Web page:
Avoidance will only work for so long, and then our emotions start to come out in unhealthy ways. I would much rather sit with my child and HELP them PROCESS the pain by allowing them to feel feelings than watch them self-destruct because they aren’t able to articulate the words about why they are feeling the way they are. We need our parents help to find the right words, and the space to be able to share freely how we are feeling about our adoption experiences. It’s impossible to tap into this when society silences adoptees unless they have a thankful and grateful narrative to spin.
WE HAVE TO STOP BEING SCARED TO SIT WITH SOMEONE IN THEIR PAIN.
WE HAVE TO STOP TRYING TO RUN FROM PROCESSING PAIN.
WE HAVE TO UNDERSTAND WE CAN’T PUT A TIME FRAME ON HEALING.
Pain is a natural response to different experiences that happen to us. I say all the time that the way adoptees feel is normal. What’s not normal is being separated from our biological families at the beginning of life. I say this to validate every single experience and feeling of every adoptee who might come across my words. I want them to know they aren’t alone, and they aren’t crazy!
I grew up, and here I am. I survived and I’m surviving daily. I’m in recovery from relinquishment trauma, compacted by adoption trauma. All I have really ever needed was my adoptive parents and those who aren’t adopted to acknowledge my pain, and in acknowledging that pain, sit with me and listen to me share pieces of my story. They need to understand that there is much more to adoption than what society shares. It’s not all cute and lovely. It’s not all happy and positive. All adoptions are rooted and grounded in the biggest loss of a persons life, and until that’s acknowledged adoptees will continue to be stuck like I was for so many years.
45 Years of my life I can never get back…
I knew someone awhile back who wanted to fix me and was constantly trying to make me feel better. I had to tell them to please stop it because there is nothing anyone can do to change my reality. I certainly don’t need anyone else to try to re-frame my reality for me as an attempt to make me “feel better”. What is so hard about acknowledging someone else’s pain, and just listening to them and sit with them in the pain?
I’m a realist who’s focused on the truth. I didn’t fight for 45 years to get my truth, to turn around and pretend it’s not my reality. I experienced that in the religious settings of my x-church which is known as “spiritual bypassing”. This is when someone uses spiritual practices to avoid dealing with reality. I’ve broken free from that, and I will never live a lie again. So, when I cling to my truth, I don’t appreciate anyone trying to come into my space and change it after I’ve fought my entire life to receive it and I’ve spent many years working towards healing from it.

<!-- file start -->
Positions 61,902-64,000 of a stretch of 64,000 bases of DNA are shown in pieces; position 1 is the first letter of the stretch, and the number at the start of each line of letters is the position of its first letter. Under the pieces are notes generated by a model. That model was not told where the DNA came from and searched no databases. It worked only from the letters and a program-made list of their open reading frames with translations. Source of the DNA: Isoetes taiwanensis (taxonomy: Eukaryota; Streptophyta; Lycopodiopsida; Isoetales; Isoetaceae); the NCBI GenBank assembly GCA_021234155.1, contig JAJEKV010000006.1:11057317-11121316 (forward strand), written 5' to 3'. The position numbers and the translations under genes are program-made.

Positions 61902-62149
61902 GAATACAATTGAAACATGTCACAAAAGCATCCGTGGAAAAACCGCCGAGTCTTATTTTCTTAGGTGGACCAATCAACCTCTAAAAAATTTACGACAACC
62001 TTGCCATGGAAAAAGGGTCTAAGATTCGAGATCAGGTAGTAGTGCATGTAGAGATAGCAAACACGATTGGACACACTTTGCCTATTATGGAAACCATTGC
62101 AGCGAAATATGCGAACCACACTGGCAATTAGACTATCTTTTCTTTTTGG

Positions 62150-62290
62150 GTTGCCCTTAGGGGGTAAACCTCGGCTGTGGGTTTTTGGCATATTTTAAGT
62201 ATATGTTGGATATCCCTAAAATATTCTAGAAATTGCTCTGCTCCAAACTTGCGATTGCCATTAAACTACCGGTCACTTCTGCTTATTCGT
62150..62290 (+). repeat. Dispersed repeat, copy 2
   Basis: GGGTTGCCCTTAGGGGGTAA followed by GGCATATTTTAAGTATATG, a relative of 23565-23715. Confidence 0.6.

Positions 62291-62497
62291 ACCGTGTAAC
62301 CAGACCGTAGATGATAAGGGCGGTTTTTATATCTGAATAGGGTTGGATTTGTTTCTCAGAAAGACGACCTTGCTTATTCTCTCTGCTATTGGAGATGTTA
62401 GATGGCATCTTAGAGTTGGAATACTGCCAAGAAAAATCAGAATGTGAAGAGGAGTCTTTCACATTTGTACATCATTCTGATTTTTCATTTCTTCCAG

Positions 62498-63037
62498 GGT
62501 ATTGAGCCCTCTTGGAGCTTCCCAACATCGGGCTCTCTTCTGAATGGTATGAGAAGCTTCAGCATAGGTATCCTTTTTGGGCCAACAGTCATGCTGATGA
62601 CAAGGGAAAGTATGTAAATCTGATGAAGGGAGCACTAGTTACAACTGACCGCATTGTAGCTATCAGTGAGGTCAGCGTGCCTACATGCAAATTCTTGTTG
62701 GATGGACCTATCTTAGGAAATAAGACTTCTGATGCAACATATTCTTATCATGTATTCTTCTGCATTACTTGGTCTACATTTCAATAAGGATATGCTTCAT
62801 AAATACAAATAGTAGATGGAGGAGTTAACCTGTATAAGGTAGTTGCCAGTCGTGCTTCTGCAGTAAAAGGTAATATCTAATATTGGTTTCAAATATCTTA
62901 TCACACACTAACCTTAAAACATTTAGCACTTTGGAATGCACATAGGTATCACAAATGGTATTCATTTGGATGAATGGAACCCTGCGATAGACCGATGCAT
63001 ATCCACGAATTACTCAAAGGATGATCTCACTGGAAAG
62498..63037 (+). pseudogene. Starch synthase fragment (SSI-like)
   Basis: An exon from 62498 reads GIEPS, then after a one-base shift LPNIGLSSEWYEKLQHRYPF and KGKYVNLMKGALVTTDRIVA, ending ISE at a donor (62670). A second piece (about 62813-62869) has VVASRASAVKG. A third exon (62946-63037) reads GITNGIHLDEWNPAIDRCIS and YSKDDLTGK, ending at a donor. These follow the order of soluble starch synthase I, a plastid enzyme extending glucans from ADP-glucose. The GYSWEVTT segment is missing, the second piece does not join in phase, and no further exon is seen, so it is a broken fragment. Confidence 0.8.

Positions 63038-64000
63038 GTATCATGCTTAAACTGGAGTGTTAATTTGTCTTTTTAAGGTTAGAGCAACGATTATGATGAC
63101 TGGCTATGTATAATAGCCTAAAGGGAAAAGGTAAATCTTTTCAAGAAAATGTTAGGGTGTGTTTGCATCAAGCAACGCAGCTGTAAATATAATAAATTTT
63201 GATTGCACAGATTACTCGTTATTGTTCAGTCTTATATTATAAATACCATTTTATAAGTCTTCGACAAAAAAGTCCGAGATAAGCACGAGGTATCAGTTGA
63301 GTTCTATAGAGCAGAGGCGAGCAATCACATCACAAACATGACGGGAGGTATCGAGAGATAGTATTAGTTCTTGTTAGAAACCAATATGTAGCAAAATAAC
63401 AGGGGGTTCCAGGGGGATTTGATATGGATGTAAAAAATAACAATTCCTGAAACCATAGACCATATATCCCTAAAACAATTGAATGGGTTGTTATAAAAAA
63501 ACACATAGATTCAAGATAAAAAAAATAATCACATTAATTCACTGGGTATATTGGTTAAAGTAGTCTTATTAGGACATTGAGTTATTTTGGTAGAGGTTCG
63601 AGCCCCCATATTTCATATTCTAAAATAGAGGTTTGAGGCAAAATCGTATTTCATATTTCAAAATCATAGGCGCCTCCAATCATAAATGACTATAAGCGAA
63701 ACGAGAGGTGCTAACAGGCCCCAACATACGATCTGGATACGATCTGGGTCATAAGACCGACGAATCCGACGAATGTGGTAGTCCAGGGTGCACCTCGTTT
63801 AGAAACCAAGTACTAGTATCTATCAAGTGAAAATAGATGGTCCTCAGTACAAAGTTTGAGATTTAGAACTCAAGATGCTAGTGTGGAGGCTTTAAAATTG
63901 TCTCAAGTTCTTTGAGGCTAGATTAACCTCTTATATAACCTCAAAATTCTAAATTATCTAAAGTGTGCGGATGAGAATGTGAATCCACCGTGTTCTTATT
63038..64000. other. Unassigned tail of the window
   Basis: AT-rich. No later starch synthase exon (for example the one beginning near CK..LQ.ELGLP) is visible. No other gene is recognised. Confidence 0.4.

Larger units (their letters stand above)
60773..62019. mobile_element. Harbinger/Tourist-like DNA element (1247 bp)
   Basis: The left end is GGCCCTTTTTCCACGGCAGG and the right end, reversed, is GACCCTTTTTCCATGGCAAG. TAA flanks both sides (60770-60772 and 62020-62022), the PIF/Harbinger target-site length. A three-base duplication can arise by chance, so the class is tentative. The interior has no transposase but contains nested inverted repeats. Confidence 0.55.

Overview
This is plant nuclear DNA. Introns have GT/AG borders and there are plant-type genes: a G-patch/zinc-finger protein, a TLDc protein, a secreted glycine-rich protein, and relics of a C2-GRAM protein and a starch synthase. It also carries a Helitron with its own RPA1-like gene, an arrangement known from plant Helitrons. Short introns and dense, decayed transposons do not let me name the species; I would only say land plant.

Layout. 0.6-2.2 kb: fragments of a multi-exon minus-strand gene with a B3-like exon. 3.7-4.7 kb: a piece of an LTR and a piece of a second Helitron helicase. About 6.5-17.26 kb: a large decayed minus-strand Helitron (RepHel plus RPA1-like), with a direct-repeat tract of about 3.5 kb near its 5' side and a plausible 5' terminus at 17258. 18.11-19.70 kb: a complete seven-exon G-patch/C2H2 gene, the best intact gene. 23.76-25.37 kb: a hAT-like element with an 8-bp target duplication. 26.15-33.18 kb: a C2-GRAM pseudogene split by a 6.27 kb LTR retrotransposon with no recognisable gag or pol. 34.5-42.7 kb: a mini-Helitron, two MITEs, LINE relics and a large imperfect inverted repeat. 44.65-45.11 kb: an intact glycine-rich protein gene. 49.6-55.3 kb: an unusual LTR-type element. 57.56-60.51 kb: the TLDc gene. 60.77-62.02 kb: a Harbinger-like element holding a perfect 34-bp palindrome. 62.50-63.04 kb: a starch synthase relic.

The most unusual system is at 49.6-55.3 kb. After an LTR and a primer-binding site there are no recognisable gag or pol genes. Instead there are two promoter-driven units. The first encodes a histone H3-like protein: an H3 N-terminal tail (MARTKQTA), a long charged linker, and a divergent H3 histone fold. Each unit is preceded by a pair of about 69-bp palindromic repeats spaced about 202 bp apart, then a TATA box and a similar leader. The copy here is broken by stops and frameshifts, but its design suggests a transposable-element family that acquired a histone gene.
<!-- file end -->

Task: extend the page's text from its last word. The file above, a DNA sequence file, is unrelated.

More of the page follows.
As a child I never could acknowledge my painful truth because my adoptive parents were busy pretending, I was a blank slate, and they were my only parents. Reality, I had a broken past and history before I ever came to them but them denying it, and pretending like it didn’t exist wrecked me, and it still impacts me to this day. How do you think it feels to be a part of 2 families, but never being able to feel like you fully belong to either? Like an outsider always looking in. It’s extremely difficult to navigate so I’ve made the choice to opt out for my own sanity, mental health and recovery.
I share no DNA with my adoptive family, and I have no shared history with my biological family. I’m learning to adapt by accepting I will never truly be a part of either family, so I’ve moved far away across the country from everyone to try to recovery from this experience the best I can. I now have 3 adult children who are my family. Although, I’m 7 years into my sobriety and recovery journey and I consider myself an adoptee who’s worked through a lot of these issues, not one day goes by where being adopted doesn’t impact me in some way.
I’m thankful for my kids because without them I wouldn’t be here.
It’s us against the world.
We may not have it all together, but together we have it all.
I’ve accepted that I will be in recovery for the rest of my life due to my adoption experience. Thankfully I’ve been an adoptee whose found my adoptee tribe that meets in real life and they get me. They understand and they will sit with me in my pain. They don’t put a time frame on it, they don’t try to silence me, and they understand the adoptee journey. This has been very validating, but I can’t help but wonder who’s narrative might change if other’s hear this side of the story?
Will adoptive parents stop trying to avoid dealing with the truth after reading this? Will non adoptees in society try to listen more and talk less, with compassion and understanding? Will they listen to what I have shared here? Will they try to learn more, and stop trying to bypass the process of dealing with the truth of adoptees all over the world? I can’t help but hope that if my adoptive parents had this information back in the day, they would do whatever they could to learn to understand the adoptee experience and having the willingness to listen and learn.
As I began to come out of the fog, I decided writing was a therapeutic healing tool for me, as no one could silence me or tell me how I should feel. Using a pseudo name was comforting to me at that time because in the beginning, I didn’t have enough strength or courage to write under the real true me, Pamela Karanova. It takes time for adoptees to come to a place of empowerment to be able to share their stories.
It takes even more time to share those stories with the world publicly.